We did have a GPX file we downloaded from the official MCT website and installed it into our hiking navigation devices. The route line looked like it was going straight into one of the houses.
If this were the case on the Shikoku Pilgrimage, we would just go even if it looked like someone’s front yard because that happens quite often on the Shikoku routes, which were formed over a thousand years of its history. But we were not so sure about nearly trespassing on private properties was locally accepted on the MCT, a relatively new long-distance trail. Had so-called trail town culture evolved in all neighborhoods along the way?
After walking around one more time to make sure there was no other path or stairs to go up the hill behind the hamlet, we made up our minds and went up the concrete steps in the direction of the GPS track line.
At the top of the stairs, an old house blocked our way, and we wondered which side of the house was the more unsuspicious trespassing. Then, through the window, I saw a young lady working inside the kitchen, not noticing us standing there.
I tapped the window to get her attention, and she came out. Much to our relief, she didn’t look surprised by strangers standing in front of the kitchen window.
Later, we found, on Google Maps, this house was the Hamaguridou はまぐり堂 shown on the MCT map book. I had incorrectly assumed, from its name, that it should have been a temple or shrine, but this place was actually a cafe, which opens only on Saturdays.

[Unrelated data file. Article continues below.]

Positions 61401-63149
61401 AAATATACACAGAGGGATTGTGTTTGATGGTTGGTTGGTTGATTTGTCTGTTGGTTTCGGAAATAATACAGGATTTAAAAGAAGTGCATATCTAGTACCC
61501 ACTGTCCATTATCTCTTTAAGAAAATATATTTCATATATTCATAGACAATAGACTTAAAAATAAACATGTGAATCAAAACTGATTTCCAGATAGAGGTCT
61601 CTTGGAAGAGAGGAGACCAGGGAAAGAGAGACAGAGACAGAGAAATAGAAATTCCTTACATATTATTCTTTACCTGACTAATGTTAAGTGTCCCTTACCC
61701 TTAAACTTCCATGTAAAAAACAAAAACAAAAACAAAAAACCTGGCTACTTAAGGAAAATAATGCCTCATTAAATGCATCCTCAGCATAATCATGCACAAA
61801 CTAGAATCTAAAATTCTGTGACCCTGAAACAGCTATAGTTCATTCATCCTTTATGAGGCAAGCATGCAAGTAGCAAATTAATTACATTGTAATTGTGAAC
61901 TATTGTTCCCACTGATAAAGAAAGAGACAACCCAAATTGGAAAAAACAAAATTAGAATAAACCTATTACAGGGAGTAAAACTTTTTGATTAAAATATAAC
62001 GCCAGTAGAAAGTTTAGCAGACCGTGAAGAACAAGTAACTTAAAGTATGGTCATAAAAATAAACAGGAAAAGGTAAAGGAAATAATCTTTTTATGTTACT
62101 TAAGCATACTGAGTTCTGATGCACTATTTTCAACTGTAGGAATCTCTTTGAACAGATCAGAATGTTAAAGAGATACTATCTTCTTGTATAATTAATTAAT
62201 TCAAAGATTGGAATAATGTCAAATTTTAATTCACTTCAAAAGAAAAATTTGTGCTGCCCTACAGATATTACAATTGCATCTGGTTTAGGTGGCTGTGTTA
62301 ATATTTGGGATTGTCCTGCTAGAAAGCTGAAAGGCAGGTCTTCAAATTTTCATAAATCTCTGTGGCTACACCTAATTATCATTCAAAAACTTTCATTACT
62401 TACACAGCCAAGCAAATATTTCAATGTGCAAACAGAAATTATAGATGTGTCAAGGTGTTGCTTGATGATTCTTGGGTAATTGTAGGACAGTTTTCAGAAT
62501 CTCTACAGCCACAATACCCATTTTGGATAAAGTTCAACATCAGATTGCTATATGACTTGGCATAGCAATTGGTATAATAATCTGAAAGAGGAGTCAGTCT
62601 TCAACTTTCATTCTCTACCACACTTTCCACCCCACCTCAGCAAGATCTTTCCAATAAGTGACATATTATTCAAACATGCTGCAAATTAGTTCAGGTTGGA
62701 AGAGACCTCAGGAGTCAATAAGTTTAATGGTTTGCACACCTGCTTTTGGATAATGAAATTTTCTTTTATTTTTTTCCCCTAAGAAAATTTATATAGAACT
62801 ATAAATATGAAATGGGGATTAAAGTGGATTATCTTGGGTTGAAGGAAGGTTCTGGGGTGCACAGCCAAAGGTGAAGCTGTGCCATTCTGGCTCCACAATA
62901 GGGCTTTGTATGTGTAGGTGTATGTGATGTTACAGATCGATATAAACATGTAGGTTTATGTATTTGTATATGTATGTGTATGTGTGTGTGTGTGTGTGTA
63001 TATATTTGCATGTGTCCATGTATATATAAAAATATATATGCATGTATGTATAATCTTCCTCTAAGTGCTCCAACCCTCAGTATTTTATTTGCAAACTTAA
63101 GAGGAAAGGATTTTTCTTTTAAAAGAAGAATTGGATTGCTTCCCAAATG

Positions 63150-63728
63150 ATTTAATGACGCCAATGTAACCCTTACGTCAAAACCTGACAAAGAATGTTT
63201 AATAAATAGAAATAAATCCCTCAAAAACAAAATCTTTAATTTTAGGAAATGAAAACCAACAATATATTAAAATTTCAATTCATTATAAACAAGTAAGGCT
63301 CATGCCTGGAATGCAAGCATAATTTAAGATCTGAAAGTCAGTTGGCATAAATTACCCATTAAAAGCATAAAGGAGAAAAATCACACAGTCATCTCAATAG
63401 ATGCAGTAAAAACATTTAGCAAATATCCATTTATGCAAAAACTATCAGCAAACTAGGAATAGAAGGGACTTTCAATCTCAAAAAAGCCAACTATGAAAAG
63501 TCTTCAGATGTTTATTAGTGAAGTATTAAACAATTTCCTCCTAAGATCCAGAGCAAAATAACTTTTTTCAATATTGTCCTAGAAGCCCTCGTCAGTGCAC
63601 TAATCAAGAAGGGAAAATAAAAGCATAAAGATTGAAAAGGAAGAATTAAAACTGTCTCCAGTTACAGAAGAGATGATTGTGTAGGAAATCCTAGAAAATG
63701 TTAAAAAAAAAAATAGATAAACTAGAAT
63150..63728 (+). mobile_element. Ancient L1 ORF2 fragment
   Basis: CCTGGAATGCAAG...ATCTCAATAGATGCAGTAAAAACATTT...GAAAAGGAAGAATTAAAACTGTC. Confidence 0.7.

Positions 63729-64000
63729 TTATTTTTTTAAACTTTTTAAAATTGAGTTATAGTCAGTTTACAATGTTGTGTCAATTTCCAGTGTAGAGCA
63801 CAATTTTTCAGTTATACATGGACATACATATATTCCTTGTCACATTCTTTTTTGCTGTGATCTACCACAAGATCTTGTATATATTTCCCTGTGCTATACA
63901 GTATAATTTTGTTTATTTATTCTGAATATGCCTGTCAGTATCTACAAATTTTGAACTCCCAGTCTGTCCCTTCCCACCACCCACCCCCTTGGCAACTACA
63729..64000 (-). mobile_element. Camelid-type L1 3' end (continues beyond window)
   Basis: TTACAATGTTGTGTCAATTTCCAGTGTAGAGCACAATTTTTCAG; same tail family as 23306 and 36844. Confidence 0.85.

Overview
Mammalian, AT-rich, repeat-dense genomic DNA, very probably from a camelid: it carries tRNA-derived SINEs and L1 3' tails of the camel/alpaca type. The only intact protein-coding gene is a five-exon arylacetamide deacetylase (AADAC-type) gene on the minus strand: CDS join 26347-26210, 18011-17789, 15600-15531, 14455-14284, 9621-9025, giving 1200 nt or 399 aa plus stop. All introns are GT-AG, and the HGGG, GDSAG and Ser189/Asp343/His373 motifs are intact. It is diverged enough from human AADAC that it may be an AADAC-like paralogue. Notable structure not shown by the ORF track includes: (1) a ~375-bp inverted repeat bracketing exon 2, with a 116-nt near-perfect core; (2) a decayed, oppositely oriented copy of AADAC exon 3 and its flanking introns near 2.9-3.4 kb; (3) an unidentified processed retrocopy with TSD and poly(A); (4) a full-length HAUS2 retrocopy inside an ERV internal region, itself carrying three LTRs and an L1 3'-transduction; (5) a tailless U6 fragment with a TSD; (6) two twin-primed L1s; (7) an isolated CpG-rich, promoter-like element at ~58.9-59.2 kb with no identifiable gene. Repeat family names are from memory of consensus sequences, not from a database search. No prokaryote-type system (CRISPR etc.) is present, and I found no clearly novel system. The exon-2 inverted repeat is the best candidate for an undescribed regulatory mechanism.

She sympathetically smiled and pointed to a space just outside of the kitchen.
“You are welcome to go through here to another stairs behind our house. This is the MCT route.”
Without her help, we could not believe this path was indeed the route. That was how we felt when we saw the steps behind Hamaguridou, looking shockingly casual and private with no MCT logo or sign.
After that, the path became more public-road-looking concrete stairs with handrails, which must be the evacuation route for residents.
After long, steep stairs, we finally came out to R-2.
Interestingly, a big tree house stood by the exit, next to a roofed concrete shelter for the Hamagurihama bus stop. The tree house and the wooden ladders looked pretty solid, so we went up to enjoy the feeling of Alice in Wonderland.
We had no idea why and who built the tree house there, but later, I found a meaningful story on the Hamaguridou website.
From the tree house at the Hamagurihama bus stop, the MCT route follows R-2 for a while. We knew quite a long tunnel was awaiting us right around the corner. Yesterday’s horrifying experience on sidewalk-less R-2 traumatized us enough to be pessimistic. How could the tunnel, which is still a part of R-2, be an exception?
But a delightfully unexpected thing happened. After a short walk on still shoulder-less R-2 through cedar trees, wide sidewalks suddenly appeared, not only on one side but both sides of the road!
Furthermore, they kept going into the tunnel. Yesterday, a mere 30cm of space on a road shoulder that our shoes could barely fit in on a road shoulder. Now, in the Kazekoshi Tunnel 風越トンネル, we were walking on a well-constructed flat sidewalk that even a car could easily run on. It was also very bright inside the tunnel.
The amazing sidewalks continued beyond the tunnel, and R-2 became a gradually descending road bridge crossing a valley.
We were approaching the point of concern for today that had troubled my hike plan for the last few days…
The south shore road of Mangokuura
Let me rewind to the breakfast table at Zuiko this morning.